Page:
Statement from Razom Advocacy Team on 100 Days of the Invasion

On February 24 at around 5:00 a.m. Kyiv time, Russia began to invade Ukraine on multiple fronts. Most intelligence estimates at the time claimed that Kyiv would fall in 96 hours. Experts openly speculated about the future of Ukraine as a country. 

June 3rd marks the 100th day of war. In that time, Ukraine has been able to hold on, winning the Battle of Kyiv, performing above expectations in other areas of combat and retaining its sovereignty. 

Despite these successes, it would be foolish to celebrate the milestone of 100 days of war. 

For the people of Ukraine, these past hundred days have been filled with suffering with no end in sight. Analysts are uncertain of where the war will go next. The news out of the Donbas region, where fighting remains intense, is incredibly grim. Russia continues to occupy much of Southern Ukraine. The Russian blockade of Ukrainian ports on the Black Sea has taken the world hostage in hunger. The stories emerging from settlements liberated from Russian control by Ukrainian armed forces are horrific; the very names Bucha and Irpin have already become synonymous with mass death and destruction. Recent reports have stated that Russia is committing genocide against the people of Ukraine. It is not clear what the next hundred days will bring, but the only certainty is that the unjust suffering of the Ukrainian people will continue. 

In these past 100 days, the United States has stepped up its support for its fellow democratic nation. It has sent financial aid and provided Ukraine with weapons to defend itself, most recently HIMARS systems. Along with government assistance, individuals have come together to assist Ukrainians through the war. In the early days of war, Americans rented out AirBNBs from Ukrainian hosts in order to provide them with some quick cash. A fundraiser in Louisiana raised over $8000, allowing for residents of a nursing home in the Donbas to be evacuated to safety. At Razom, we have raised money from childrens’ lemonade stands and tattoo parlors, from unique menu items at restaurants to Ukrainian dance classes. We have used the proceeds to purchase medical supplies, assist in evacuations, support local partners, and otherwise provide help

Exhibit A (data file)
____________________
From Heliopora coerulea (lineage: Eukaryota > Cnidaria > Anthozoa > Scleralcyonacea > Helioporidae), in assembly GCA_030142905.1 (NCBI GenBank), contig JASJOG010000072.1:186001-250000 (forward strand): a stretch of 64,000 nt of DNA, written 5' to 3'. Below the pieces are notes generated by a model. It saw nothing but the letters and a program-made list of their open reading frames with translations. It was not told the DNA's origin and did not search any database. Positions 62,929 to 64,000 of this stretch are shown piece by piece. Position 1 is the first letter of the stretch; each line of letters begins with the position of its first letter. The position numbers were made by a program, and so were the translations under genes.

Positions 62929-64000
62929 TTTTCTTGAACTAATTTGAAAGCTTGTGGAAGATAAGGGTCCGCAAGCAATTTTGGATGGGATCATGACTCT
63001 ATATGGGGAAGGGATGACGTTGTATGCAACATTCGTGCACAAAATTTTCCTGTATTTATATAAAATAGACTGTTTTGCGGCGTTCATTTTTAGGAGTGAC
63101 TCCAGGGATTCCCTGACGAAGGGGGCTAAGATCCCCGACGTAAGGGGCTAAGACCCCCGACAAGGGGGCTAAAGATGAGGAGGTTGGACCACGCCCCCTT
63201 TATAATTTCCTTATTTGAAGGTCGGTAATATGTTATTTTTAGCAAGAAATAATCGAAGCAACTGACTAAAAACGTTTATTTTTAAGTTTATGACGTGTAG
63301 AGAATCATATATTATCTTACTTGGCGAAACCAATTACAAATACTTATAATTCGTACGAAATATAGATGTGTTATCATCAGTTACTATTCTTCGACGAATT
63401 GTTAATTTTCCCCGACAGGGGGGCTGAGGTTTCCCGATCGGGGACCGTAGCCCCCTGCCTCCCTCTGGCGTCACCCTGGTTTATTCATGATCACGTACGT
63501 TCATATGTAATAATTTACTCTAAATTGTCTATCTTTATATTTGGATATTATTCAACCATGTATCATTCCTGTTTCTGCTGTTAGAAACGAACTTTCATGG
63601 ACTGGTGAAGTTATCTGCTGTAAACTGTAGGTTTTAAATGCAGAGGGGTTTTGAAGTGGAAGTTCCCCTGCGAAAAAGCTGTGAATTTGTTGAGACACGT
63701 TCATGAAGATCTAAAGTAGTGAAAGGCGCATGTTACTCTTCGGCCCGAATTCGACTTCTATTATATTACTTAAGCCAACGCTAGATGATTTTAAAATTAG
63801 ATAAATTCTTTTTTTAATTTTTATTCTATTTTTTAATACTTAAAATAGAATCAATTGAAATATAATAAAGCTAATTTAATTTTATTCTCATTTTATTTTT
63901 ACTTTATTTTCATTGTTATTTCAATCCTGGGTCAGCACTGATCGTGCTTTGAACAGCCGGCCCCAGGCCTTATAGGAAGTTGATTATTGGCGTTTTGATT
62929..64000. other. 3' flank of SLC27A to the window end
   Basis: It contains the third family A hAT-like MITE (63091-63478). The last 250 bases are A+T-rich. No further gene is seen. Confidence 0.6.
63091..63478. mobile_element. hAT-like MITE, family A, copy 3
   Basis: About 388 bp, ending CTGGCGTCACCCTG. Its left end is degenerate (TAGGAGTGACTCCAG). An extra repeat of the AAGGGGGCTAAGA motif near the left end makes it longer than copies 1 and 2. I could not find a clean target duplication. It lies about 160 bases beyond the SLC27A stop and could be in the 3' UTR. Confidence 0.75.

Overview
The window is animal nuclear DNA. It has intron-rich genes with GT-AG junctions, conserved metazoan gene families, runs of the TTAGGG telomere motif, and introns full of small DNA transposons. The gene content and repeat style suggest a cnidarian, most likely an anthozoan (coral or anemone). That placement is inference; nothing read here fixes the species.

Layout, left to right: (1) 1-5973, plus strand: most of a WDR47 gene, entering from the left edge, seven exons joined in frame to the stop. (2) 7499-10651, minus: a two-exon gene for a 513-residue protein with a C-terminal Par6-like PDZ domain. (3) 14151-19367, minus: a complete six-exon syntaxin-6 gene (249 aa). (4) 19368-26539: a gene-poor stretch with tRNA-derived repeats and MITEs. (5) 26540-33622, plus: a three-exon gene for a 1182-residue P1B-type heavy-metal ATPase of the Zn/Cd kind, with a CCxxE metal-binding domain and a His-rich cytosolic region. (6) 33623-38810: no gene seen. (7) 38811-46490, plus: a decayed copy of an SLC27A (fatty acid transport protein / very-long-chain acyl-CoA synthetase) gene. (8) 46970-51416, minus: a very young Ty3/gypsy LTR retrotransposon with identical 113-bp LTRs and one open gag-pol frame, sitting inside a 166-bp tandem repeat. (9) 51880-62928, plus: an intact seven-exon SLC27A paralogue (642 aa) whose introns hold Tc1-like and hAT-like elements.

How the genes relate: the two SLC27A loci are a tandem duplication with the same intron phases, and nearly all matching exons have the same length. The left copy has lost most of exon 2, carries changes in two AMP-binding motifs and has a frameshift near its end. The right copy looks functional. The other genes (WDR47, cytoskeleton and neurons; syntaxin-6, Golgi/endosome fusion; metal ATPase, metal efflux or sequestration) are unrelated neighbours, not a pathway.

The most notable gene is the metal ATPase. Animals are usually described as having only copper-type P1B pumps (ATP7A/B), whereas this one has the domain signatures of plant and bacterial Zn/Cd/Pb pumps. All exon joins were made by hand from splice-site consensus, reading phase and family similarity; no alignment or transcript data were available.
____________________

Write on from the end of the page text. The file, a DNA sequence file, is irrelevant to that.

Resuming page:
The war is not yet over, however. Neither should our support for Ukraine be. 

In the next 100 days, we as ordinary Americans can and should continue to provide assistance. We can continue to hold fundraisers or support already existing ones to help financially. We can call our representatives on Capitol Hill when there is legislation on Ukraine, letting them know that the will of the American people is to continue standing with Ukraine. We can refuse to give into the narrative of appeasement that has appeared in some publications, and instead listen to the voices of Ukrainians. Most importantly, we cannot allow for fatigue at the news to set in. The Ukrainians currently suffering in their country do not have a choice to turn off the TV or focus on anything else. We can share information about what is going on and continue keeping the narrative with them. 

The people of Ukraine are refusing to give up the fight for their existence. The least we can do is refuse to give up on them. 


Written by Razom volunteer Allegra Hill

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